Anyone buying this book is going to be out a tidy sum if he is sucked in by the title. I wish I could write a real sexy book that would be barred from the mails. Apparently nothing whets a reader's appetite for literature more than the news that the author has been thrown into a federal pokey for disturbing the libido of millions of Americans.
Winning doesn't satisfy us -- we need to do it again, and again.
The taste of success seems merely to whet the appetite for more. When we lose, the compulsion to seek future success is overpowering; the need to get out on the course the following weekend is irresistible. We cannot quit when we are ahead, after we've won, and we certainly cannot quit when we're behind, after we've lost. We are addicted.
Our minds are like our stomachs; they are whetted by the change of their food, and variety supplies both with fresh appetites.
Temperance and labor are the two best virtues. Labor whets the appetite, temperance curbs it.
To me many short poems read and write like beginnings that simply whet my appetite; I want to get over that.
I feel like a lot of the films I do, part of the reason I like doing them is I'm not 100 percent sure what it's going to be. It's exciting. I read an equal amount of very generic scripts, and you kind of know exactly what those are and that doesn't whet my appetite. I already know what it is or I already know what the character is. It's just a lot harder to get interested.
Comic books are just a way to show a story.
Then there are the movies, and television and exhibits like this that take the stories and make them seem so realistic. In the comic book, you're just reading a story - hopefully a good, exciting story that whets your appetite for all of this stuff to come.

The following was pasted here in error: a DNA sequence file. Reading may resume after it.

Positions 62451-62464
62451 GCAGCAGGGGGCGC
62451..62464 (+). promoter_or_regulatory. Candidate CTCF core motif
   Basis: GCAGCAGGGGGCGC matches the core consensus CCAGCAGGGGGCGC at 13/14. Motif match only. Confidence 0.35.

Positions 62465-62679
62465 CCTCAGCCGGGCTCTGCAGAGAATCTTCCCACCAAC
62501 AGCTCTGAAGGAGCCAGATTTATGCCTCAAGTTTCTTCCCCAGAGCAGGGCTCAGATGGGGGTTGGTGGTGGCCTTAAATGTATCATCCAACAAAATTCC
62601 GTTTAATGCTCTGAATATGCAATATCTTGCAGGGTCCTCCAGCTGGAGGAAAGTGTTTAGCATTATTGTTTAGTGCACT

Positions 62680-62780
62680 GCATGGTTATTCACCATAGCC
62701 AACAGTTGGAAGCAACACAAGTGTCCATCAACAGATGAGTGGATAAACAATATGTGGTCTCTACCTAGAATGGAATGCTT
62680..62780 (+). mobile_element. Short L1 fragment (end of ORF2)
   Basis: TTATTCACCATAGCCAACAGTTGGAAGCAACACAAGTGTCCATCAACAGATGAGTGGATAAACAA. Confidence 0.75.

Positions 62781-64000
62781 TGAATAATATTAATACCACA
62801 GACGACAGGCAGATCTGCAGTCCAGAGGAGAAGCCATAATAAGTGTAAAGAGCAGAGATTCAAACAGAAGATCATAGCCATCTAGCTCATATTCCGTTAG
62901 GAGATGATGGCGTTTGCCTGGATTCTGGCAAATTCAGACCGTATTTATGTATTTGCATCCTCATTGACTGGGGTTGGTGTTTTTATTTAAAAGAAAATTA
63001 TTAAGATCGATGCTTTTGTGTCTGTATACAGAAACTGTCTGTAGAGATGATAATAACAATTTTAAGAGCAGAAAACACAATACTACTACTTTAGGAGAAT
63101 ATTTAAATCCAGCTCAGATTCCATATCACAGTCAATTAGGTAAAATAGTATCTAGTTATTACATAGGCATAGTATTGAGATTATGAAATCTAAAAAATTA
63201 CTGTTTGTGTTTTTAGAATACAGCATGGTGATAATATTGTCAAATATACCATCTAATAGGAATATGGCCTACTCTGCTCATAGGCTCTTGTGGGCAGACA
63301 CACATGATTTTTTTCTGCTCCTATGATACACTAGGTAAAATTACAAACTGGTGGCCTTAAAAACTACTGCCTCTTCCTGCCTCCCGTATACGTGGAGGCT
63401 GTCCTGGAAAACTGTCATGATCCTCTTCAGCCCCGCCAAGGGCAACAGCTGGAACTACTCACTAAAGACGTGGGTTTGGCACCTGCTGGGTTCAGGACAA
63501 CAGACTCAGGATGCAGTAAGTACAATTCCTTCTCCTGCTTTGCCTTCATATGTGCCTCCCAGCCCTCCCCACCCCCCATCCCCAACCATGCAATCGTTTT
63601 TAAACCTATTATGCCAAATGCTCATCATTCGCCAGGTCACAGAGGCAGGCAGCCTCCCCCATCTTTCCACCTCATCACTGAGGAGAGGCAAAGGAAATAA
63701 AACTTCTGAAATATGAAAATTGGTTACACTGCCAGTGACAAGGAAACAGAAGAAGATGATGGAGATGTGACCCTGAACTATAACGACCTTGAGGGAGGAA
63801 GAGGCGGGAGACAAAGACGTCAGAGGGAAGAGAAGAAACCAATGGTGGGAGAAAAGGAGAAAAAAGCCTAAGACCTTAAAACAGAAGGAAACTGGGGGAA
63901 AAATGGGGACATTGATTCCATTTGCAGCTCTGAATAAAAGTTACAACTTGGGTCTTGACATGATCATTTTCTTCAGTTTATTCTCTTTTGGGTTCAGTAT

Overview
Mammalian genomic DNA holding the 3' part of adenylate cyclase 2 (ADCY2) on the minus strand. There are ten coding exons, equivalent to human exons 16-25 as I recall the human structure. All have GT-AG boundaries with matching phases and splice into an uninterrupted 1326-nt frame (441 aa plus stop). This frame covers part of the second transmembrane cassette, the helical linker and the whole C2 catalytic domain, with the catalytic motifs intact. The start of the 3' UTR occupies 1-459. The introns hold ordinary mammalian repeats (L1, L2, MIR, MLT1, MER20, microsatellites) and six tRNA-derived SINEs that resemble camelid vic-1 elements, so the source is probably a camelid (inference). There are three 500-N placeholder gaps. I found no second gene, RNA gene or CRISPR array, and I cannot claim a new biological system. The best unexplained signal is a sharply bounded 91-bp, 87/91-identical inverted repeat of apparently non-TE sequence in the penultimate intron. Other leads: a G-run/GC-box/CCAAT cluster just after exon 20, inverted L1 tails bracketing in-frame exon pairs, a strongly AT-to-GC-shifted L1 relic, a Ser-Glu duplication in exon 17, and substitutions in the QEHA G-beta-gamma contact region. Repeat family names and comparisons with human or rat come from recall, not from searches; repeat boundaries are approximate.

I was never capable of being an average pupil.
I would either seem refractory to any teaching and give the impression of being completely dumb or I would fling myself on my work with a frenzy, a patience, and a willingness to learn that astonished everybody. But to awaken my zeal, it was necessary to offer me something I liked. Once my appetite had been whetted, I became ravenously hungry.
Loneliness is the fundamental force that urgees mystics to a deeper union with God... An experience of God quenches this thirst for the absolute but at the same time, paradoxiacally, whets it, because this is an experience that can never be total; by necessity, the knowledge of God is always partial. So loneliness opens up mystics to a desire to love each other and every human being as God loves them.
Hunger whets everything, especially Suspicion and Indignation.
As in smooth oil the razor best is whet, So wit is by politeness sharpest set;
Their want of edge from their offence is seen, Both pain us least when exquisitely keen.
Evil tongues never want a whet.
Shakespeare--whetting, frustrating, surprising and gratifying.
A philosopher ... is not fairly judged by his eccentricities, nor by the frailties to which he is liable; still less should his philosophy as a whole fall into ill-repute because of those among its devotees who have stumbled into wells, or who aimlessly pass their lives in whetting their faculties and then neglecting to use them.
We encounter the grinding wheels that sharpen our mental blades many places in life. Adversity, school, parents, spiritual guides, books, experience are all sharpening teachers. As we grow older, to stay sharp we must find new grindstones to whet and sharpen our potential and keep us at our brightest, most penetrating best.